I think it’s silly for anyone to think you could write under the influence, but if they’d like to think that, I’d like to keep the legend alive. Maybe I was under the influence when I wrote Jesus’ Son and I just didn’t know it.
I always knew I wanted to be a musician, and I always knew I wanted to write, ’cause the people I was listening to all wrote. I never thought it was an option to sing anyone else’s songs.
You know, bad poetry I wrote in high school can still be found on the Internet, and, you know, there’s a Web log of our college newspaper. You know, there’s so many different stages of my creative development are sort of on-record if somebody were to choose to look for them.
I started rapping at the age of 12. That’s when I wrote my first song, but I was more intrigued on learning how the recording process works: how do you create music and what materials I needed. So I educated myself musically so that I could focus on creating my own.
I was 18, at art school, and saw this cute boy playing banjo. I was obsessed. I taught myself how to play. I listened to a lot of country and just messed around. The second song I wrote on the banjo was ‘Good to Be a Man.’ That what’s got me signed.
I was in Paris at an English-language bookstore. I picked up a volume of Dickinson’s poetry. I came back to my hotel, read 2,000 of her poems and immediately began composing in my head. I wrote down the melodies even before I got to a piano.
I’m a commercial writer, not an author. Margaret Mitchell was an author. She wrote one book.
Gibson wrote ‘Neuromancer’ on a typewriter, you know, before the technology he was writing about existed.
I don’t know why Sinclair Lewis fell in love with me. He didn’t get even the slightest response from me. But his letters were lovely. And the poems he wrote me were lovely. I used some of them in my book.
The first sequel thing I wrote was this ‘ForeverDawn‘ thing that will never get out, because it’s horrid. But it’s a really good outline for ‘Breaking Dawn’ – it’s very similar. I knew what I was doing, which is good, because I think if I hadn’t, there might have been a lot of pressure.
The first book I wrote was The BridePrice which was a romantic book, but my husband burnt the book when he saw it. I was the typical African woman, I’d done this privately, I wanted him to look at it, approve it and he said he wouldn’t read it.
I loved the last album, and it was one hundred percent me. But this is like me two years later, who understands a little bit more about music and understands a little bit more about making an album. I wrote a lot more.
If you want to put out a song that you wrote yesterday, tomorrow go on Twitter, type in a new URL, and give it to the people!
‘Pitchfork’ said something like, ‘Michael Imperioli wrote a book that sounds like Lou Reed fan fiction,’ which maybe it is. It’s fiction, and I’m a fan. But it’s not about me, and it’s not a Lou Reed book.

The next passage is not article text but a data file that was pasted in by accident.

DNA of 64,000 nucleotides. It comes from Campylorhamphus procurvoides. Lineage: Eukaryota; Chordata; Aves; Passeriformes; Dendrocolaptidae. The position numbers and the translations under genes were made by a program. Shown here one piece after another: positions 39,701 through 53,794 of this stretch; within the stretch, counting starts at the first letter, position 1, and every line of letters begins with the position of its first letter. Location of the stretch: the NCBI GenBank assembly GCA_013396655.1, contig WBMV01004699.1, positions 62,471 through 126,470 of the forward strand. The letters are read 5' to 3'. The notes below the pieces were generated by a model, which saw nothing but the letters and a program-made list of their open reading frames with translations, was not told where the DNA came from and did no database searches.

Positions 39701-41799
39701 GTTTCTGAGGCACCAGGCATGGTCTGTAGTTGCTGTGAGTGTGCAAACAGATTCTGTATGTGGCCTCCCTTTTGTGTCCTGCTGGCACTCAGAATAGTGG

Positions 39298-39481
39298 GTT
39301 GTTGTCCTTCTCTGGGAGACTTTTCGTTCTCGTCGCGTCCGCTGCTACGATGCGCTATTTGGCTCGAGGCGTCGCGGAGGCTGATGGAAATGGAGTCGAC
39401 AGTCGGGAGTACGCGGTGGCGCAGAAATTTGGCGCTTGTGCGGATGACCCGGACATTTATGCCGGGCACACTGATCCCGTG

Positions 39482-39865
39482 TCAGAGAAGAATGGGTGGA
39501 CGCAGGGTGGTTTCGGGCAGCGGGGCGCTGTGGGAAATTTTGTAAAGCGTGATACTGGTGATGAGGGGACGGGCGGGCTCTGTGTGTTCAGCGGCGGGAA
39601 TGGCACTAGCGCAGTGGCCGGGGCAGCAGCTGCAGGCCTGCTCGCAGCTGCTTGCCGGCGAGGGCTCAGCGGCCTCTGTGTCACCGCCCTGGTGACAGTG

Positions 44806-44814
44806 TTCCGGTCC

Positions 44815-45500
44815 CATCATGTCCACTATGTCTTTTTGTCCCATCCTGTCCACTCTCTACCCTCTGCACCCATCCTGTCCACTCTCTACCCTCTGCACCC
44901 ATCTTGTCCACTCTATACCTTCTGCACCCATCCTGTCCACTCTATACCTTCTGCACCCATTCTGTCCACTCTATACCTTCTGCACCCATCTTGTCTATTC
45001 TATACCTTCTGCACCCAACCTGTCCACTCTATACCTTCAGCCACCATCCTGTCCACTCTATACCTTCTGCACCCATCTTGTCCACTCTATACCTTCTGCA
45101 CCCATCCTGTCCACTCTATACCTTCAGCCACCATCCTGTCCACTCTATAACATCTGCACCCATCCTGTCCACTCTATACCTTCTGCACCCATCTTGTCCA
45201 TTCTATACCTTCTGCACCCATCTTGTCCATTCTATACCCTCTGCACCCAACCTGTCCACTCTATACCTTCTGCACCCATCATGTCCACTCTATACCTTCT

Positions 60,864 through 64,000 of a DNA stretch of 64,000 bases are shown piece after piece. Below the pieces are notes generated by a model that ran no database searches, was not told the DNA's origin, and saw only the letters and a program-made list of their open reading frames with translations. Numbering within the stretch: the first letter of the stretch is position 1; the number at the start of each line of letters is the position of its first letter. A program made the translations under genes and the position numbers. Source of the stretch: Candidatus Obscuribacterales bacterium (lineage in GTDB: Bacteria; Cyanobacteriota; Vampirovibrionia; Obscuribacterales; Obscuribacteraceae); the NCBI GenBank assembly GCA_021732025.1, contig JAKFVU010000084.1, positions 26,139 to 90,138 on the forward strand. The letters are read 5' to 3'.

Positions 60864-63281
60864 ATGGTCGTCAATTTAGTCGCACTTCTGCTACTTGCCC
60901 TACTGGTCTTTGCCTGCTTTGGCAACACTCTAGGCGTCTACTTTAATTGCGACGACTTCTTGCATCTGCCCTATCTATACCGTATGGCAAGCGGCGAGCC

Once I had all the facts in, I found I didn’t have the immoralcourage to pull the caper. So I wrote it as a story. As a teenager, I didn’t have any skills for writing as such, so it came out in 1500 words.
I wanted to be a classical actress. I plodded along. I went to junior college in San Francisco, I was in a Repertory Company. My hero was Eva Le Gallienne, who was a great theater actress at the turn of the century who created her own company, and she wrote these hilarious autobiographies at the time.
I have some fondmemories – a couple of the nights on the town … a couple of songs I wrote when I was messed up that I’m sure wouldn’t have come out of me unless I was messed up. It’s kind of happy-sad about those days – I could do anything I wanted to. I did. And now I don’t want to do any of that.
When I wrote the lyrics, melodies, and the first themes of ‘Serendipity,’ I tried to come up with some rare things you find in life, something very special, like the calico, three-striped cat; things that have extraordinarymeanings in people’s lives.
In 1966, I attended Marquette University and graduated from the University of California at SantaCruz in 1970. I received my doctorate in English from the State University of New York at Buffalo, where I wrote my dissertation on William Faulkner‘s early novels.
Havana is one of the great cities of the world, sublimely tawdry yet stubbornly graceful, like tarnished chrome – a city, as a young Winston Churchill once wrote, where ‘anything might happen.’
When I was 13 or 14, I took seven months off from touring. I did a lot of weekendgigs in Louisiana. We have fairs and festivals every weekend. But I took seven months off. That’s when I really started digging deep. I wrote a couple songs that year that I still play every now and then for people.
For ‘King Cole’s American Salvage,’ I rode around in the wrecker with a local driver and watched him deal with customers and hook up the cars. I watched the guy who tore apart the cars in the junkyard. I also wrote poems about those guys. I loved hanging around the yard.
I never wrote for children. I wrote with respect for the audience, which I’ve maintainedall my life. Doesn’t mean I couldn’t be risque, but I did it smartly, without being vulgar.
Then you start another book and suddenly the galley proofs of the last one come in and you have to wrench your attention away from what you’re writing and try to remember what you were thinking when you wrote the previous one.